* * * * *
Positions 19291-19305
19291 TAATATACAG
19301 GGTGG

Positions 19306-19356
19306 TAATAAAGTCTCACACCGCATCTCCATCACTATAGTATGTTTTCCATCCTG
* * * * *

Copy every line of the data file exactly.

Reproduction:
Positions 19291-19305
19291 TAATATACAG
19301 GGTGG

Positions 19306-19356
19306 TAATAAAGTCTCACACCGCATCTCCATCACTATAGTATGTTTTCCATCCTG